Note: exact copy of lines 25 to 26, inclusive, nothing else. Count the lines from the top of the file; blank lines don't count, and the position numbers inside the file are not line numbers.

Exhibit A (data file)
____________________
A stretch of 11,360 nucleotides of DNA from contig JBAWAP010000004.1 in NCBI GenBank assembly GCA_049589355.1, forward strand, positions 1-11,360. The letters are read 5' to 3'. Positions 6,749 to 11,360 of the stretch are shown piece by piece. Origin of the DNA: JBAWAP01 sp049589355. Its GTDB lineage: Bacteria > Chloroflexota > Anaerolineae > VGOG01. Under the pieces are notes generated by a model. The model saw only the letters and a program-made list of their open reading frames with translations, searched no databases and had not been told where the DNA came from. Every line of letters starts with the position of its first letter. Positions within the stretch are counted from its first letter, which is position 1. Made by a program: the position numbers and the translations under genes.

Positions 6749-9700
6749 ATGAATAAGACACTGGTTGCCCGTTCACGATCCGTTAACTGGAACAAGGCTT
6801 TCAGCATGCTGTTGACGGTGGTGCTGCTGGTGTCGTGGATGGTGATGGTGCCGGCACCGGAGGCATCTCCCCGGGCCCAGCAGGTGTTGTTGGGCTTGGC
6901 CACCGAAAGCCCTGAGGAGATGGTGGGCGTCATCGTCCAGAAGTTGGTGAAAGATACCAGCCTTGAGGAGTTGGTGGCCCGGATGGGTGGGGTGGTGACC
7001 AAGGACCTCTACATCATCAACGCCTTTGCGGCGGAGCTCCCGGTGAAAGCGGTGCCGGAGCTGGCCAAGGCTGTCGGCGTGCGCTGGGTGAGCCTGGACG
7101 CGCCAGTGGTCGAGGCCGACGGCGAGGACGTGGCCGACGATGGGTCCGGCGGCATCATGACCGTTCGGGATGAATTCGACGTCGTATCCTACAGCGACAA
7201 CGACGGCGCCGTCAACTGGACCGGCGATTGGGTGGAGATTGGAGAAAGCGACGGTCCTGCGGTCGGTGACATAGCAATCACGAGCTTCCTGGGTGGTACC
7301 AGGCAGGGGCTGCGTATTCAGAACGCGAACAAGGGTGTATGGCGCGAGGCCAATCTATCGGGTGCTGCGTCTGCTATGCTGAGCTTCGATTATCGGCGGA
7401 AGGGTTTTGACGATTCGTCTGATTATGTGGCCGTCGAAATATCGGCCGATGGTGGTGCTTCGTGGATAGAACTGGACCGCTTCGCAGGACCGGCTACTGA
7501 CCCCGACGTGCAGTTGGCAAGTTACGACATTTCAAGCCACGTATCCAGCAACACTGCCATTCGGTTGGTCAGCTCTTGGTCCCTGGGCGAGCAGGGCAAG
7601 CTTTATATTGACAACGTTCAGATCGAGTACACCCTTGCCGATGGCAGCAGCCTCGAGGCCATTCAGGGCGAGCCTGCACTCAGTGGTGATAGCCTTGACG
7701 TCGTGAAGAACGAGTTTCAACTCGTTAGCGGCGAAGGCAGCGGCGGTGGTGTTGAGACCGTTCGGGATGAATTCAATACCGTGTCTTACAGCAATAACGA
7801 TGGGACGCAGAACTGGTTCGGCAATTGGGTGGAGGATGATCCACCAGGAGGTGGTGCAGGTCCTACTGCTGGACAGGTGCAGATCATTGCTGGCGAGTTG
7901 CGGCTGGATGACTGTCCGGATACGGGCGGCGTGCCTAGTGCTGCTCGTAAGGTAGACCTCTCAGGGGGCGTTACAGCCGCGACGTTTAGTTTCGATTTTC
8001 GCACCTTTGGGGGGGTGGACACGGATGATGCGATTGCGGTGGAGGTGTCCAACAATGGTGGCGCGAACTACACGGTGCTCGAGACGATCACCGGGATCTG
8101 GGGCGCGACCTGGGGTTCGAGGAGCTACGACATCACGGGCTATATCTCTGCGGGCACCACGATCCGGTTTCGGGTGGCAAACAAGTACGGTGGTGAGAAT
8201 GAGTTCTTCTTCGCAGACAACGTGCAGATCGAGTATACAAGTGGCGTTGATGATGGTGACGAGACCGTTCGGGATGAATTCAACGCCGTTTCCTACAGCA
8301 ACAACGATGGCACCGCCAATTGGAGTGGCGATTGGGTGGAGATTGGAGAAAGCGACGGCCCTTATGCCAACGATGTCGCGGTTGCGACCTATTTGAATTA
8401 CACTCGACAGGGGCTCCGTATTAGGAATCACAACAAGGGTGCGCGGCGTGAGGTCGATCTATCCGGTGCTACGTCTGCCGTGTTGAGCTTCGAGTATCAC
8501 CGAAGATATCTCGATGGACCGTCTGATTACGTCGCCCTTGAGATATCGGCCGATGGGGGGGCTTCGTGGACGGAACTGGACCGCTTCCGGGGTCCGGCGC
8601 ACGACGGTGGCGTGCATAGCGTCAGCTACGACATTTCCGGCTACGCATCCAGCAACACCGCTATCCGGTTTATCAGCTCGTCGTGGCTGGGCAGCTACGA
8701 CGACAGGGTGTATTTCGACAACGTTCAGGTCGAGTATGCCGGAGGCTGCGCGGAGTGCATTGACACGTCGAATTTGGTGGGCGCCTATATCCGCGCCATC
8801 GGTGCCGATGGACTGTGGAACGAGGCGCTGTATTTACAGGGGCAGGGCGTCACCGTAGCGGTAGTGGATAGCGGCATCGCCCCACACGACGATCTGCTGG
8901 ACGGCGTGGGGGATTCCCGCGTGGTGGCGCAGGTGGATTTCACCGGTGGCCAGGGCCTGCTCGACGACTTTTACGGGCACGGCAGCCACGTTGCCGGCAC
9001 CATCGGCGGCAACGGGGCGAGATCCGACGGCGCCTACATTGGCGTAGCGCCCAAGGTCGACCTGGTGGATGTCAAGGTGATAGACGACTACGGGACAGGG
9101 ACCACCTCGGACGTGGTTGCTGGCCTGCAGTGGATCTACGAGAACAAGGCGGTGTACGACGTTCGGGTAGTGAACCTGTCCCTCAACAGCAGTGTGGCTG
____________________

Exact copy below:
8901 ACGGCGTGGGGGATTCCCGCGTGGTGGCGCAGGTGGATTTCACCGGTGGCCAGGGCCTGCTCGACGACTTTTACGGGCACGGCAGCCACGTTGCCGGCAC
9001 CATCGGCGGCAACGGGGCGAGATCCGACGGCGCCTACATTGGCGTAGCGCCCAAGGTCGACCTGGTGGATGTCAAGGTGATAGACGACTACGGGACAGGG